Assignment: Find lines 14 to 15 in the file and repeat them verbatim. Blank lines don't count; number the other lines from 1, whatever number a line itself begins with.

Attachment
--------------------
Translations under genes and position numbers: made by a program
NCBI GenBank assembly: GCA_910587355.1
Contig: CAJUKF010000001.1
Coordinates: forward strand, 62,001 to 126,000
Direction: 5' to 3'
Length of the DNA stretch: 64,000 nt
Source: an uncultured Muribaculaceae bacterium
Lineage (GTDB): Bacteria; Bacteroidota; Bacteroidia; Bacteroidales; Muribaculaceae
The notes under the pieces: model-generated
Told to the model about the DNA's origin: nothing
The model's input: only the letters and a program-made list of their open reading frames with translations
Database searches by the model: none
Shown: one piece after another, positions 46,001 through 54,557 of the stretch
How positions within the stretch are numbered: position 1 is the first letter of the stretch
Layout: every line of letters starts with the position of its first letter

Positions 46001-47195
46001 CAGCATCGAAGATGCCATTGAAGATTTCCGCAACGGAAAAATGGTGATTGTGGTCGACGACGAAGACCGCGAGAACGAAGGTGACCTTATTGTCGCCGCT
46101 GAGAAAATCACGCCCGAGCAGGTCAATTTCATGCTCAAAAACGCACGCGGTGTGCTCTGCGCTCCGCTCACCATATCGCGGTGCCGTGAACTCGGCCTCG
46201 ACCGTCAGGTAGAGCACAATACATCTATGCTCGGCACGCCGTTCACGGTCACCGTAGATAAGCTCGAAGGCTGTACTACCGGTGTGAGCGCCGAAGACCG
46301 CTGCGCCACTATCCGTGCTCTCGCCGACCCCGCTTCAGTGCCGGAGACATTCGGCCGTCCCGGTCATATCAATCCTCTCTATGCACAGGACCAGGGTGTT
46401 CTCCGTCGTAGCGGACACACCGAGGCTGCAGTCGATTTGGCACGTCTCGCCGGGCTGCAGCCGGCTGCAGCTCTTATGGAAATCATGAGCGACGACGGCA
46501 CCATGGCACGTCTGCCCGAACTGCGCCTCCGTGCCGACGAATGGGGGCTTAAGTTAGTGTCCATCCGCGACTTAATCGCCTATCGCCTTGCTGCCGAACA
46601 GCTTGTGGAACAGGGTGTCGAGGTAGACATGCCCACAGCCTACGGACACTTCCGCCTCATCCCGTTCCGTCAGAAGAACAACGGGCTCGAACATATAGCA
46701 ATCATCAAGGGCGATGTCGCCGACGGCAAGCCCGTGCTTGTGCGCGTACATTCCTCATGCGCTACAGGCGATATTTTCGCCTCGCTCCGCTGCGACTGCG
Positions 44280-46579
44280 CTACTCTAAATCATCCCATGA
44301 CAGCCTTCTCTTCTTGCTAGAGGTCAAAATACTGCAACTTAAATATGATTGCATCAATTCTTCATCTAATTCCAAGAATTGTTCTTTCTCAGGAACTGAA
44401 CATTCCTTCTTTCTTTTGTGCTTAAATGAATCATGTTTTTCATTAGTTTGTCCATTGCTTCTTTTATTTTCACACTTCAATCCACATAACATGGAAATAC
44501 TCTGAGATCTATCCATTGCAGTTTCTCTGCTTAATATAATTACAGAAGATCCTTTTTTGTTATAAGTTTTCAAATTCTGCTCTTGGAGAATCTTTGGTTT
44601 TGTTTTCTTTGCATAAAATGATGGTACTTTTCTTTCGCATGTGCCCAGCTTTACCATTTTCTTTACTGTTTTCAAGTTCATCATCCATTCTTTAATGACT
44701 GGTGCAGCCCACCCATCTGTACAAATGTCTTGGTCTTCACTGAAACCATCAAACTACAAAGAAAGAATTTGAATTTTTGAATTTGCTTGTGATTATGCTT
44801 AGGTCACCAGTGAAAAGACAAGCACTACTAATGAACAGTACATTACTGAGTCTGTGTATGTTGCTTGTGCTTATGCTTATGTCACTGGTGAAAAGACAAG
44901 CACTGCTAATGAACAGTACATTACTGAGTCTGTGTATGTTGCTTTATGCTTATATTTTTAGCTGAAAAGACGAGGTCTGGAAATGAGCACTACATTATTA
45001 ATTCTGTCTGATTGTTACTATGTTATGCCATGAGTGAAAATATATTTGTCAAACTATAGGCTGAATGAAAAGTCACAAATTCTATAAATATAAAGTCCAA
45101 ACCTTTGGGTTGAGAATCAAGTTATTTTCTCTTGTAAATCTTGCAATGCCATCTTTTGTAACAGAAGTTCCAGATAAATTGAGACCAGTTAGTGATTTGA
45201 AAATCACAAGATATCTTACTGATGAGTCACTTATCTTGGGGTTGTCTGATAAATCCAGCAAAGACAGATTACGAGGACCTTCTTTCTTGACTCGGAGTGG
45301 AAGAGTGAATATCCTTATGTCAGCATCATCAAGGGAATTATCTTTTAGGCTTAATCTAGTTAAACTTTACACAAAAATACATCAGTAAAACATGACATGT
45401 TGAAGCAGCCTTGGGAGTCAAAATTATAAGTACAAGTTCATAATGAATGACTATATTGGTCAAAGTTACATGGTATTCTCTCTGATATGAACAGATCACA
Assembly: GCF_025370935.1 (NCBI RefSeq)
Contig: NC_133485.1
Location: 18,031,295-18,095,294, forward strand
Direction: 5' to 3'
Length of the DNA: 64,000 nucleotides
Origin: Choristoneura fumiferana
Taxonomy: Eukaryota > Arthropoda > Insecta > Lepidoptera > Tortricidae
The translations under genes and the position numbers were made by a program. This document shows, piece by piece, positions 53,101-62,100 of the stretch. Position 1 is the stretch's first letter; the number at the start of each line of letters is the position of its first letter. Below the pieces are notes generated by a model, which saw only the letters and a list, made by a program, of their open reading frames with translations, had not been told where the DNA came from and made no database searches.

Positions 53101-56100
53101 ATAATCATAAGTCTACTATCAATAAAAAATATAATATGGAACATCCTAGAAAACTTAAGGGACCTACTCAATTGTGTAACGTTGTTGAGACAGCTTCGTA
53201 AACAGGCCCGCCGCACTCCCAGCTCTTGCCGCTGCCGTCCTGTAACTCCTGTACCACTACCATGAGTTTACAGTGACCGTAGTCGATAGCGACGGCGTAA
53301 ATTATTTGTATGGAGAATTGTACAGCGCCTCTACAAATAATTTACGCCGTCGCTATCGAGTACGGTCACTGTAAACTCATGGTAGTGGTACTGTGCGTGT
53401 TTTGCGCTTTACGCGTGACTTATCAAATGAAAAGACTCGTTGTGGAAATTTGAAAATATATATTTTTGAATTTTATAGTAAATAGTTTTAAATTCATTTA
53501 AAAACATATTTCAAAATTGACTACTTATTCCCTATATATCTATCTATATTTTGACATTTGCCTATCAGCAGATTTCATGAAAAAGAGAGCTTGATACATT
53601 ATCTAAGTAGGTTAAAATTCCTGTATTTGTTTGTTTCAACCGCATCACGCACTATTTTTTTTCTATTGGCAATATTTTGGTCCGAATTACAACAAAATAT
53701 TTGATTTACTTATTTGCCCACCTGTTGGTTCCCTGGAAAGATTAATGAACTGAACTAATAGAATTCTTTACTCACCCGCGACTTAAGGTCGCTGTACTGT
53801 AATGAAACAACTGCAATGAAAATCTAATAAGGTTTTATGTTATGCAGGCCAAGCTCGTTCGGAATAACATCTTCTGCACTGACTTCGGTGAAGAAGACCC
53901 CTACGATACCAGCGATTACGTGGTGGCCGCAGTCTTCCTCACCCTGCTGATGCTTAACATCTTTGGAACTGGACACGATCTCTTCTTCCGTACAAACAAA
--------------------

How positions within the stretch are numbered: position 1 is the first letter of the stretch
Layout: every line of letters starts with the position of its first letter